NFL fans, the biceps of Ed Hochuli and pro football officials everywhere are finally back.
According to the NFL's official website on Thursday:
The NFL and the NFL Referees Association agreed tonight to the terms of a new eight-year collective bargaining agreement that will return the game officials to the field for this weekend's games, beginning with Thursday night's Cleveland at Baltimore game.
Commissioner Goodell temporarily lifted the lockout so that the officials can work Thursday night's Cleveland at Baltimore game prior to their ratification vote. The officials will meet Friday and Saturday to vote on the agreement. If it is approved, a clinic for the officials will be held following the vote.
Now the 2012 season can really take off, and as we get ready for Week 4, here are winners and losers in the aftermath of the agreement.
Could there be anyone else to mention first?
Fans are what make the game great, because as emotional as the players and coaches get on the field, it is the fans who ignite the energy throughout each game.
In a nutshell, the Baltimore Ravens' fans chanting in unison during the Sunday night game versus the New England Patriots says it all. NFL fans are the most passionate, and their emotion on gameday connects perfectly with that of the game of football.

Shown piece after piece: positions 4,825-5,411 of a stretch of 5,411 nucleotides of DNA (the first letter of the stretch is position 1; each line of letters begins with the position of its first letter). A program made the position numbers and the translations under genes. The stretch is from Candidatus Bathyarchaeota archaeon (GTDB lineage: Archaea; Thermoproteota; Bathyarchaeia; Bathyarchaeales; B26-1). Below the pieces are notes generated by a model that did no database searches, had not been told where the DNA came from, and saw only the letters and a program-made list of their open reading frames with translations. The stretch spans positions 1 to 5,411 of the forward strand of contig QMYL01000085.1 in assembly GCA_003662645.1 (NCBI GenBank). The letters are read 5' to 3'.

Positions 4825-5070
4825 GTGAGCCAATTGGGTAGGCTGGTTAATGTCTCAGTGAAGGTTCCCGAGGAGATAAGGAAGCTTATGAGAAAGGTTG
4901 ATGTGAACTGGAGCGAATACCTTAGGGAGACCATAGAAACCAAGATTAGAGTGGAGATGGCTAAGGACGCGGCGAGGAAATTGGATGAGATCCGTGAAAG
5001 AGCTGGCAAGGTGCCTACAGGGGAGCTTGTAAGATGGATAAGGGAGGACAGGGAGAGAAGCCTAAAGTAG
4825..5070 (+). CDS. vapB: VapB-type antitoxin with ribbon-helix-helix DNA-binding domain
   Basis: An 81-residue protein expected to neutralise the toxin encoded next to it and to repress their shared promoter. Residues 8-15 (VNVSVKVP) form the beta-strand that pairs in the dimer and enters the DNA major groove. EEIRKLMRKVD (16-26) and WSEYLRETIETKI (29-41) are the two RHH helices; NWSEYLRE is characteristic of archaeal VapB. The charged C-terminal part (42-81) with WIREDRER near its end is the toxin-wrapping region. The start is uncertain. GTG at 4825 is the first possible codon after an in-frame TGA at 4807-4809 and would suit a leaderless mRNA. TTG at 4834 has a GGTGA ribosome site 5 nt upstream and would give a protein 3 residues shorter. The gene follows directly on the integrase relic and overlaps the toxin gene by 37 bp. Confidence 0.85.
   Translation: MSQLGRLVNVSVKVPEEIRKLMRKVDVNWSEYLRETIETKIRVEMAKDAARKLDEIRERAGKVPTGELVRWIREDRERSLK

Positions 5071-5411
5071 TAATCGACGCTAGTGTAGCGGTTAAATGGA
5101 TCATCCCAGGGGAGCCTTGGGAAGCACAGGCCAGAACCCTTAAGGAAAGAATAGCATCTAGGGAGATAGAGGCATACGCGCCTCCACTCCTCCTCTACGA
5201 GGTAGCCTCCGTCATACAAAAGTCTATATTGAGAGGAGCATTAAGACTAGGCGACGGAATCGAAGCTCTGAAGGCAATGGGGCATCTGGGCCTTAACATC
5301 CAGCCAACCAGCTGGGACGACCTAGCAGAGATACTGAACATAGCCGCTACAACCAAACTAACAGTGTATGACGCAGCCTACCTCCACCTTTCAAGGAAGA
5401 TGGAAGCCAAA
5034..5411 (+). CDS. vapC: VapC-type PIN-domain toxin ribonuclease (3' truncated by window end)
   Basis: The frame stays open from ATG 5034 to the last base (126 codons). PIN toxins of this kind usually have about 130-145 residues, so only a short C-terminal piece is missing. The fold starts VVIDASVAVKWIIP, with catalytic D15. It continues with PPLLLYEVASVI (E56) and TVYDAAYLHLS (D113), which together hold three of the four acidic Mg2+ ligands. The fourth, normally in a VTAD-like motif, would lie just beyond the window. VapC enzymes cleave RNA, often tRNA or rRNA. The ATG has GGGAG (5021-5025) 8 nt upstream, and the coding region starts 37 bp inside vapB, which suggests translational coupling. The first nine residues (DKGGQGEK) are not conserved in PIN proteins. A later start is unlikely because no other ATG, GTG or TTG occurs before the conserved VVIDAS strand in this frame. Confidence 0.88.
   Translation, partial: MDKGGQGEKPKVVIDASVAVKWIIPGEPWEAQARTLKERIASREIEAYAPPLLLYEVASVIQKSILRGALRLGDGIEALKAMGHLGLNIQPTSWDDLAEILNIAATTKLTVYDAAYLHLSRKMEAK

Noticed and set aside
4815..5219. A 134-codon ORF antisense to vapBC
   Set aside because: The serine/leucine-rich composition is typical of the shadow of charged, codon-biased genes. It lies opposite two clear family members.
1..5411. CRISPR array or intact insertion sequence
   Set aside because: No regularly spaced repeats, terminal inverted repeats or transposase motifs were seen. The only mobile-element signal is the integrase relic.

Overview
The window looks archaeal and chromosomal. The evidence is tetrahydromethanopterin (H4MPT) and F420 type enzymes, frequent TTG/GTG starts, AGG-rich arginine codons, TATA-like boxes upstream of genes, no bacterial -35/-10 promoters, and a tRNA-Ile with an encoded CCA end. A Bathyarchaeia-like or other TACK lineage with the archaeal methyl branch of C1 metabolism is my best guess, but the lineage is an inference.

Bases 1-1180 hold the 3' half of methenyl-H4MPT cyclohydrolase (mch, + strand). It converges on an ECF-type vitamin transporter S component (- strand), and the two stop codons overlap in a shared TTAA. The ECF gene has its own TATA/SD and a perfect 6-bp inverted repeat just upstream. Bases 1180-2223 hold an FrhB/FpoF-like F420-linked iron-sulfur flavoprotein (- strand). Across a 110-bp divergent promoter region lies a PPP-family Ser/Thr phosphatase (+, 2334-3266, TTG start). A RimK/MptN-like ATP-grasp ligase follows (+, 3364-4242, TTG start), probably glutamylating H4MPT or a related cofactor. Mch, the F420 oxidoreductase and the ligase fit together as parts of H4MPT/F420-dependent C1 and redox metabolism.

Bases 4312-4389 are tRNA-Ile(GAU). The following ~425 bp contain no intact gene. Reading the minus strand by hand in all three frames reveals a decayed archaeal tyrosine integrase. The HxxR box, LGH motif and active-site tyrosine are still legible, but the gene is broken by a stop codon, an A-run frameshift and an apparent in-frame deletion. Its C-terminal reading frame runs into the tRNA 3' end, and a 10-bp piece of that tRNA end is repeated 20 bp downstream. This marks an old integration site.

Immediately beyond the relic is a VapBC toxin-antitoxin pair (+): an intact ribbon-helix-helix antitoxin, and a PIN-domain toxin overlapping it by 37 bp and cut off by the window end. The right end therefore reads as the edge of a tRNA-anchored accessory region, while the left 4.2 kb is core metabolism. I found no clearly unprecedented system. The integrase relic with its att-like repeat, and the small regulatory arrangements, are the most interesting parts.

After all, why root for a team if you're not going to cheer or boo, right?
We might as well forget everything that happened.
Not so much the records, but the missed calls and constant interruption of each game's flow were horrendous to say the least.
Far too many flags were thrown for bad calls, and far too many penalties were not called as well. Misplaced spots, consistent fighting and frustration also occurred everywhere in pro football.
On the bright side, fortunately it was only three weeks and not longer.
There's that old saying, "you don't know what you've got until it's gone."
Yes, that's extremely cliche but also undeniably true when it comes to the NFL's 2012 preseason and first three weeks of the regular season.
We weren't entirely sure how the absence of the NFL's real referees was going to pan out, and the preseason only scratched the surface. As the regular season progressed, pro football was just comical to watch at times.
And so the many poorly-officiated games turned the NFL briefly into the laughingstock of the sports world.
The real officials play a major role in keeping the game's integrity intact and no one, not even the NFL, came to that realization until it was actually seen. Now, though, everyone has learned that hard lesson and hopefully another season never begins like it did in 2012.
These guys were in a tough position.
That said, the NFL is certainly more to blame, but one can only imagine how the replacement refs will be received at other levels of football.
Players, coaches and fans at every other level can rightfully be more skeptical of any call, spot or decision. Despite the opportunity to briefly officiate NFL games, that's a big career risk and the exposure certainly put the pressure on.
Unfortunately, the replacement refs couldn't entirely keep up with the NFL's fast pace, and this is how the early stage of the 2012 season will be remembered.